A more feminist and all-inclusive focus should be implemented into current sex education presented to adolescents to create a more knowledgeable and aware generation of sexual behaviour. This feminist sex education emphasizes for all sexes and genders autonomy, personal responsibility, full and active consent, well-rounded life and healthy relationship self-esteem, safety, happiness and pleasure (Corinna, 2014). It recognizes the bodies and genitals of all people as active, not just an object and understands sexual activity as a choice, not an obligation. Still including the consequences of sexual activity and the risks but also proposing a pro-choice view and instilling that women have complete sovereignty over their bodies at all times. It educates on the broad dynamics of sex, acknowledging the wide array of sexual activities, not merely intercourse among heterosexual or gender-normative people but including all type of sexual activity (Corinna, 2014). Sex education needs to be more than just informing teenagers of the practical biological function in sexual relationships but also of the emotional, social, and mental responsibilities that come with engaging in sexual activity.
What Could Change:
Sex education is generally the first encounter adolescents have to educate themselves and ask question regarding their natural curiosity. This education should be a perfect place to instill inclusivity and tear down the discrimination. Rape culture in today’s society is normalizing and trivializing sexual assault and abuse which transpires through people uneducated about sexual consent. Sex education should be a place to start the change of rape culture in the modern world today but educating the next generation differently and changing the social norms that cause stereotypes and discrimination against certain people (Illes, 2012). Sex education could be main source to encourage equality throughout the sexes and emphasize save and healthy sex. That includes teaching about not only abstinence, contraception and human autonomy but also about consent, pleasure, and communication (Corinna, 2014). Creating sex education with a more feminist view in mind could help to change the rape culture and prevent future sexual abuse against through properly educating adolescents of sex culture (Illes, 2012). This could also create less sex stereotypes especially with women and allow a more inclusive understanding of women’s sexual needs as that is still so taboo to talk about and misunderstood in society today.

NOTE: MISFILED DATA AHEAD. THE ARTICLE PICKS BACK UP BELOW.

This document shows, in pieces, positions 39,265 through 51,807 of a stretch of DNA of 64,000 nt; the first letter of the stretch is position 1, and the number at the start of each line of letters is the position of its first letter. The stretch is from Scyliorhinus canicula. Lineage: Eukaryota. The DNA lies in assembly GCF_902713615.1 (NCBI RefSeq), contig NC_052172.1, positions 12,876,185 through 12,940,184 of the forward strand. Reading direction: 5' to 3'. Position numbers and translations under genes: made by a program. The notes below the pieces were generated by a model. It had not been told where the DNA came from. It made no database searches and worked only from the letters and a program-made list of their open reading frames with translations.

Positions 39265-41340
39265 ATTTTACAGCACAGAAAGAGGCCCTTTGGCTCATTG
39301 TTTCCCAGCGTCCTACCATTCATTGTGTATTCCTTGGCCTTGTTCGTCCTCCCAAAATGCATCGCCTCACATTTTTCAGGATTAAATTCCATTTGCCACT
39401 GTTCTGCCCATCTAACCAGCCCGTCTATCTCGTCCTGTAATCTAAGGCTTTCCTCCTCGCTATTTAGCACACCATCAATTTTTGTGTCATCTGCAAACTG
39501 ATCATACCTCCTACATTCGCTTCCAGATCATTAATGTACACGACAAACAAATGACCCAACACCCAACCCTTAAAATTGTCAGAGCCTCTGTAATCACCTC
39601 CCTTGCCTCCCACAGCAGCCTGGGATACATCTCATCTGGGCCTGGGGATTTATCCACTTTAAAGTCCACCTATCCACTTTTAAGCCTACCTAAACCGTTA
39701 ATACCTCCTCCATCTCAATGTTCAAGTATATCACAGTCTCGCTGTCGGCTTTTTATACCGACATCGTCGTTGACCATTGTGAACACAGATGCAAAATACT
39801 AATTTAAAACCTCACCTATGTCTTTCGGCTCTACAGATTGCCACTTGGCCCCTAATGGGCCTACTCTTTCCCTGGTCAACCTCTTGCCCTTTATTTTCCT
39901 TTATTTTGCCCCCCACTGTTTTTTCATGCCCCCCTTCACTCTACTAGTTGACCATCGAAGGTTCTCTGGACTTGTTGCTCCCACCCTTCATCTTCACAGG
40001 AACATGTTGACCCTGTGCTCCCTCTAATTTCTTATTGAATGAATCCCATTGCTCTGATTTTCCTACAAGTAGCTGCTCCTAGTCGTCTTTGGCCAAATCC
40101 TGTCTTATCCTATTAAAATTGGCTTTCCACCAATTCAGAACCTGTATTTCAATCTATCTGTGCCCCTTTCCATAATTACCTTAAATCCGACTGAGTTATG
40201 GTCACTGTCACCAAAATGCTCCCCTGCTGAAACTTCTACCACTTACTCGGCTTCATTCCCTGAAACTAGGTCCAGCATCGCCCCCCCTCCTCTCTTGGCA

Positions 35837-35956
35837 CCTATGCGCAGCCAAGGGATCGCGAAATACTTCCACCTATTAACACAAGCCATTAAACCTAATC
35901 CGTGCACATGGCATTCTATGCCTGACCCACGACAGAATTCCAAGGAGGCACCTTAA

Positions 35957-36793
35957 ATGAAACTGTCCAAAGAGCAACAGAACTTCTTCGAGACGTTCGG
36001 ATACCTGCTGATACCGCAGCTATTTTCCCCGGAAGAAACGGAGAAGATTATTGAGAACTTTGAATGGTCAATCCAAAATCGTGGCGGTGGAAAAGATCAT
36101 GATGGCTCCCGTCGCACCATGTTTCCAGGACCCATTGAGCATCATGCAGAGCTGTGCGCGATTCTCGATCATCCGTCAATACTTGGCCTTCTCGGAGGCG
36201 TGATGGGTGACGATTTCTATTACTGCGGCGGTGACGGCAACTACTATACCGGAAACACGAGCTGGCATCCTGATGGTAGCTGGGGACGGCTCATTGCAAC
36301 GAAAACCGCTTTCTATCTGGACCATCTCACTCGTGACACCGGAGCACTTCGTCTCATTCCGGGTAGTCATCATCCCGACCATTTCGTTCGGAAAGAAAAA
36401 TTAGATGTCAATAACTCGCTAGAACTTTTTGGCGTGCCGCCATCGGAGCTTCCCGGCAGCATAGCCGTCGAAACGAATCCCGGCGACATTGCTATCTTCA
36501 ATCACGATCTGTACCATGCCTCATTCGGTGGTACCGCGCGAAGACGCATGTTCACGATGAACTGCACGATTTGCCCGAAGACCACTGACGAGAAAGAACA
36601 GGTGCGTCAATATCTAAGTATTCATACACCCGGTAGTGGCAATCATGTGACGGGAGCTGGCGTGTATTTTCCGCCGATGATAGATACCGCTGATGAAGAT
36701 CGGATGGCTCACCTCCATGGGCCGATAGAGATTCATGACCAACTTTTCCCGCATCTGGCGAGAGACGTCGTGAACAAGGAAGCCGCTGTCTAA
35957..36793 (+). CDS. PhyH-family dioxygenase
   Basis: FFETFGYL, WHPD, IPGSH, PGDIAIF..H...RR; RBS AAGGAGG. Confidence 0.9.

Corinna, H. (2014, January 14). What is Feminist Sex Education? Retrieved from https://www.scarleteen.com/article/etc/what_is_feminist_sex_education.
Haggis, J., & Mulholland, M. (2014). Rethinking difference and sex education: From cultural inclusivity to normative diversity. Sex Education, 14(1), 57-66. doi:10.1080/14681811.2013.824873
H., S. (1970, January 1). Touchy subjects: Teens' perspectives on stigma, risk, and adulthood in school-based sex education. Retrieved from https://ubir.buffalo.edu/xmlui/handle/10477/51336
Illes, J. (2012). Young sexual citizens: Reimagining sex education as an essential form of civic engagement. Sex Education, 12(5), 613-625. doi:10.1080/14681811.2011.634152
Keiser, G. H., Kwon, P., & Hobaica, S. (2019). Sex education inclusivity and sexual minority health: The perceived inclusivity of sex education scale. American Journal of Sexuality Education, 14(3), 388-415. doi:10.1080/15546128.2019.1600448